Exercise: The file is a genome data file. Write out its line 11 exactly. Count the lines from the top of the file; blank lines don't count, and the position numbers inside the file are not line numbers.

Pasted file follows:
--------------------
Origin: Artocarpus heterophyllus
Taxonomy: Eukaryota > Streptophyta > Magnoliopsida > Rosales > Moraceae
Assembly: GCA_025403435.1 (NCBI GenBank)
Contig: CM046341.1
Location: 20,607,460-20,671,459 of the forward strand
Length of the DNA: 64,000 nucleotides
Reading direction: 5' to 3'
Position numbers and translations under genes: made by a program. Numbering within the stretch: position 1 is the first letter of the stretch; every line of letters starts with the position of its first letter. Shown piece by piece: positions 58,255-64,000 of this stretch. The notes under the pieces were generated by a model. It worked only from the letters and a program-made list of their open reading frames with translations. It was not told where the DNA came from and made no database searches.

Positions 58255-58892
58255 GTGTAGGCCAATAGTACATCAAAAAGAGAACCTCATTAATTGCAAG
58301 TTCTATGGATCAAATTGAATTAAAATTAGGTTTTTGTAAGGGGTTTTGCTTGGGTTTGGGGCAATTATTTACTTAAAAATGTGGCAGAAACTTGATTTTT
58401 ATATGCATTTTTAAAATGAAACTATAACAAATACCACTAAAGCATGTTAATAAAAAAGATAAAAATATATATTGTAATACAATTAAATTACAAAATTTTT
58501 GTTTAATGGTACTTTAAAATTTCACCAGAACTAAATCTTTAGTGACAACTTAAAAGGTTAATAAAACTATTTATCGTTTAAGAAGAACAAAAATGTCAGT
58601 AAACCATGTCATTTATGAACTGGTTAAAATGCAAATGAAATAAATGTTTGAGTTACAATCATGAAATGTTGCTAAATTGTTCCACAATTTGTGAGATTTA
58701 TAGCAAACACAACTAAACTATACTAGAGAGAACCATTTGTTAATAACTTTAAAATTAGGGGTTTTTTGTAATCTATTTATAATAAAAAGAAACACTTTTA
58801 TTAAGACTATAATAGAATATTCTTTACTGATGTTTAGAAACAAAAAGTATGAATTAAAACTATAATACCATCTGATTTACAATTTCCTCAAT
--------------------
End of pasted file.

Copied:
58301 TTCTATGGATCAAATTGAATTAAAATTAGGTTTTTGTAAGGGGTTTTGCTTGGGTTTGGGGCAATTATTTACTTAAAAATGTGGCAGAAACTTGATTTTT